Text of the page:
Tropical Plant Questions

Tropical plants are plants native to areas between the Tropic of Cancer in the north and the Tropic of Capricorn in the south. Most tropical plants require a lot of water, but the proper amount will vary depending on the plant. Other factors, such as the amount of light required, can vary from shade, for many water lilies, to full sun, for many plants such as tropical trees.

What Common Houseplants Are Tropical?

Many common house plants are actually tropical plants that would not survive in local conditions. Tropical plants don't generally require a dormant period, as do many temperate or cold-weather plants such as small maple trees. By keeping tropical plants indoors as house plants, you are re-creating the conditions under which they would grow in nature: a hot summer with a cooler, but still warm, winter. Common tropical houseplants include calla lilies, African violets, many orchids, many varieties of ficus trees and many succulents.

What Bonsai Plants Are Tropical?

Traditionally, bonsai trees are grown outdoors. If you live in a temperate zone, you would traditionally grow only temperate trees. However, in modern times, people living in small apartments began growing tropical trees as bonsai. For example, in the past, jades, tropical trees native to South Africa, were not grown as bonsai. In modern times, this tree is ideal for indoor bonsai because it doesn't require outdoor dormant periods. Other trees that can do very well as bonsai are tropical ficus and sago palms.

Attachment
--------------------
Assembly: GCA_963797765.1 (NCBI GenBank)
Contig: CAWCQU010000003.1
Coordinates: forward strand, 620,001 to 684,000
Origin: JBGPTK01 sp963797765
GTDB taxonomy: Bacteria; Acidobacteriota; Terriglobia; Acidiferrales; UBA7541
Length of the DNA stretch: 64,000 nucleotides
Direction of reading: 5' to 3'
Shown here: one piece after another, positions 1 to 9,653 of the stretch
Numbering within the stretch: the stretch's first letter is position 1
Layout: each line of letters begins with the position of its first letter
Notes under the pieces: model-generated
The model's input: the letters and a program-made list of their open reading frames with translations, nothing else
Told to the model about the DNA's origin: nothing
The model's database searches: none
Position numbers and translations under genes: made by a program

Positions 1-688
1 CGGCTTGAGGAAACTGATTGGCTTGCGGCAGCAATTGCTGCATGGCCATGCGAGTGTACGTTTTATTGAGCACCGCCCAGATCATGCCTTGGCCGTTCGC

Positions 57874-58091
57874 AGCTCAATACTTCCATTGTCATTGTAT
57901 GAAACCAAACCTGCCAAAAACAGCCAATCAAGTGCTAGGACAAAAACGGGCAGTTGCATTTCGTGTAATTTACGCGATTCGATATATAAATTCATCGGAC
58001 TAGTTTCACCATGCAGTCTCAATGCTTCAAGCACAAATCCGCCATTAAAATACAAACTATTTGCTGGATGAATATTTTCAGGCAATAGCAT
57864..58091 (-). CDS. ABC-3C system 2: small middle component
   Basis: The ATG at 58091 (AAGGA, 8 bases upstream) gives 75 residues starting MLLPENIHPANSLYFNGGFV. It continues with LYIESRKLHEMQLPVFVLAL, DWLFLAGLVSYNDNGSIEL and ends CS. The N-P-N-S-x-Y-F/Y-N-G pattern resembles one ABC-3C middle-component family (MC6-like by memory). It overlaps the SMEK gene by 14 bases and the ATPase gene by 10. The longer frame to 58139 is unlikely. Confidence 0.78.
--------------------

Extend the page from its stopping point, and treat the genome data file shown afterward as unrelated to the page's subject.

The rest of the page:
How Do I Care for Tropical Plants Indoors?

The most important aspect of keeping tropical plants indoors in non-tropical climates is ensuring that the plants are not exposed to freezing conditions. Most tropical plants will die quickly if exposed to cold temperatures. By maintaining proper temperature, which will vary depending on the type of plant you are growing, and giving your plants proper light and water, you can keep a tropical plant as an indoor plant for many years.

Keywords: tropical plant care, questions about tropical plants, plant maintenance

About this Author

Christopher Earle is a freelance writer based in Denver, Colo. He has been writing since 1987 and has written for National Public Radio, the Associated Press, the Boeing Company, Ford New Holland, Microsoft, Active Voice, RAHCO International and Umax Data Systems. He studied creative writing at Mankato State University in Minnesota.